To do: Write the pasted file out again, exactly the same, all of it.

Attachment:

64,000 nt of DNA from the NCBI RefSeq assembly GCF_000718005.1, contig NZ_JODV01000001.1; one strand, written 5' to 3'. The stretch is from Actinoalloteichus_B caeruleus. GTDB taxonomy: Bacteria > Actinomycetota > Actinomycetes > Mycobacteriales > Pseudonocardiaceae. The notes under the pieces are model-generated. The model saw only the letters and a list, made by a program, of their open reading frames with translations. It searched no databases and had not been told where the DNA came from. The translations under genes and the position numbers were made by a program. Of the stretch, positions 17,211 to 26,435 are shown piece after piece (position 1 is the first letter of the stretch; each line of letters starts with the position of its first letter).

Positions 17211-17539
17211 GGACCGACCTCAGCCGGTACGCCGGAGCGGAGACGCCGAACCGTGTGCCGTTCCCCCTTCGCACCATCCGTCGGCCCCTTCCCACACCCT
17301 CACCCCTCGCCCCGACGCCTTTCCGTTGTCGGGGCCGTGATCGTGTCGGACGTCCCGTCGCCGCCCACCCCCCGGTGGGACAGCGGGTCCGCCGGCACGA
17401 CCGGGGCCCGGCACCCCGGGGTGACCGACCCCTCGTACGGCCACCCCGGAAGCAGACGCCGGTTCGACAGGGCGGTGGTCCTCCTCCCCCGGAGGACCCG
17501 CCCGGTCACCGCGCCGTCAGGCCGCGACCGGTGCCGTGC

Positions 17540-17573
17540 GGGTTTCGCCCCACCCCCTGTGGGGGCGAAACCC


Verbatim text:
64,000 nt of DNA from the NCBI RefSeq assembly GCF_000718005.1, contig NZ_JODV01000001.1; one strand, written 5' to 3'. The stretch is from Actinoalloteichus_B caeruleus. GTDB taxonomy: Bacteria > Actinomycetota > Actinomycetes > Mycobacteriales > Pseudonocardiaceae. The notes under the pieces are model-generated. The model saw only the letters and a list, made by a program, of their open reading frames with translations. It searched no databases and had not been told where the DNA came from. The translations under genes and the position numbers were made by a program. Of the stretch, positions 17,211 to 26,435 are shown piece after piece (position 1 is the first letter of the stretch; each line of letters starts with the position of its first letter).

Positions 17211-17539
17211 GGACCGACCTCAGCCGGTACGCCGGAGCGGAGACGCCGAACCGTGTGCCGTTCCCCCTTCGCACCATCCGTCGGCCCCTTCCCACACCCT
17301 CACCCCTCGCCCCGACGCCTTTCCGTTGTCGGGGCCGTGATCGTGTCGGACGTCCCGTCGCCGCCCACCCCCCGGTGGGACAGCGGGTCCGCCGGCACGA
17401 CCGGGGCCCGGCACCCCGGGGTGACCGACCCCTCGTACGGCCACCCCGGAAGCAGACGCCGGTTCGACAGGGCGGTGGTCCTCCTCCCCCGGAGGACCCG
17501 CCCGGTCACCGCGCCGTCAGGCCGCGACCGGTGCCGTGC

Positions 17540-17573
17540 GGGTTTCGCCCCACCCCCTGTGGGGGCGAAACCC